A panel of judges is going to appoint three attorneys to investigate dozens of HPD crime lab cases. The attorneys will sift through evidence from 180 serology reports to determine if faulty work at the crime lab could have influenced the outcome of those cases. Houston Public Radio’s Laurie Johnson reports.
Back in June, Independent Investigator Michael Bromwich made a recommendation to the Houston Police Department to hire a special master to look into 180 serology cases that had questionable results. Houston Mayor Bill White and HPD Chief Harold Hurtt chose not to follow that advice. Details of the plan are still being worked out but it now appears Harris County District Judges are going to appoint three criminal defense attorneys to examine the evidence in those cases. If they find any reason to reopen a case, they’ll bring that evidence before an appointed judge. Michael Bromwich says he’s relieved these cases will finally come under review.
“I think most people think that there probably may well be additional cases. But I think it’s in everybody’s interest to find out how many there are and to find out how many there are as quickly as possible. The crime lab’s mission should be to get to the right result and to play a role in making sure that justice is done.”
If the evidence warrants a retrial, it’ll be up to Harris County District Attorney Chuck Rosenthal and his office to prosecute those cases all over again.
“Nobody from the courts has talked to me about this at all.”
Rosenthal says he’s heard about this plan through media reports but has yet to hear any official notification. In fact, he’s been waiting since June for some word about the status of these cases.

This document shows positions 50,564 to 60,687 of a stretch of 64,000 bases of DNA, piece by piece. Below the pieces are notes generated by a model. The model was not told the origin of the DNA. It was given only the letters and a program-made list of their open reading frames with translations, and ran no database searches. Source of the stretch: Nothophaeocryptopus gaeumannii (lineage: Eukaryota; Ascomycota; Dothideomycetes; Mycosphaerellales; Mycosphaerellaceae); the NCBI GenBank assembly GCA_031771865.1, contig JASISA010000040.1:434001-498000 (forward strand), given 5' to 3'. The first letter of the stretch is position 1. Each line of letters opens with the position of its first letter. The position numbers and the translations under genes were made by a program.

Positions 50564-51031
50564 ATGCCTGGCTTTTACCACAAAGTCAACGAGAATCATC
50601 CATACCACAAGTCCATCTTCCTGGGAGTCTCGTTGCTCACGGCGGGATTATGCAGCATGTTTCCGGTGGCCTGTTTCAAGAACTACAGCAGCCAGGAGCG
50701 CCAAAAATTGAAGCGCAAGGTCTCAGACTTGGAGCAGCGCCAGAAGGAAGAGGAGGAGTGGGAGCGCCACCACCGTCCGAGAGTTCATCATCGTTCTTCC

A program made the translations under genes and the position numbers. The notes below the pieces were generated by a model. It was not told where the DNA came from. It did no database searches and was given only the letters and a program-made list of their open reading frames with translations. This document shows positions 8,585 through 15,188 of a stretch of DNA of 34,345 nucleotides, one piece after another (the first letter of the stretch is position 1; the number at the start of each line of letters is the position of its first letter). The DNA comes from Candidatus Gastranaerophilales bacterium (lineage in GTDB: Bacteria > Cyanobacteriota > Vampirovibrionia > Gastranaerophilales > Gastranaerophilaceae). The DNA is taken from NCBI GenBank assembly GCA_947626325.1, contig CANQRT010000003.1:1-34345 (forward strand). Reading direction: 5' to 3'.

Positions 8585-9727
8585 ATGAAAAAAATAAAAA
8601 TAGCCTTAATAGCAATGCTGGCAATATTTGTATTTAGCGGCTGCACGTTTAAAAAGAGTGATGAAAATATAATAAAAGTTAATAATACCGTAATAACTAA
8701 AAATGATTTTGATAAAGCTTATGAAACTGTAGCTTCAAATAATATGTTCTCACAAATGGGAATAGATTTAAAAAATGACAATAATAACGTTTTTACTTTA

“I sent the judges by email and by snail mail the cases that were pending in their court. And we’ve been ready to go and nobody’s — you know it’s kind of like a bride waiting at the altar — nobody’s said anything to us about what’s going to happen next.”
All of this comes just days after HPD suffered another setback when evidence surfaced of the wrongful conviction of Ronald Taylor, who served 12 years in prison for a rape he didn’t commit. Faulty evidence from the crime lab was a factor in his conviction. Most of the 180 serology cases up for review won’t be nearly that dramatic. In fact, the vast majority have a clear amount of evidence to seal the case, even without the serology data. Nevertheless Rosenthal says they deserve reexamination and his office is ready for the outcome.
“I think the cases ought to be looked in to. But I don’t think I ought to pick the forum that cases are heard in and I don’t think I ought to get to pick my opposition, so any way they want to do it is fine with me.”
A spokesman for the district courts confirmed the judges will appoint defense attorneys to conduct the investigation, but said further details of the plan will not be released until some time next week. Laurie Johnson, Houston Public Radio News.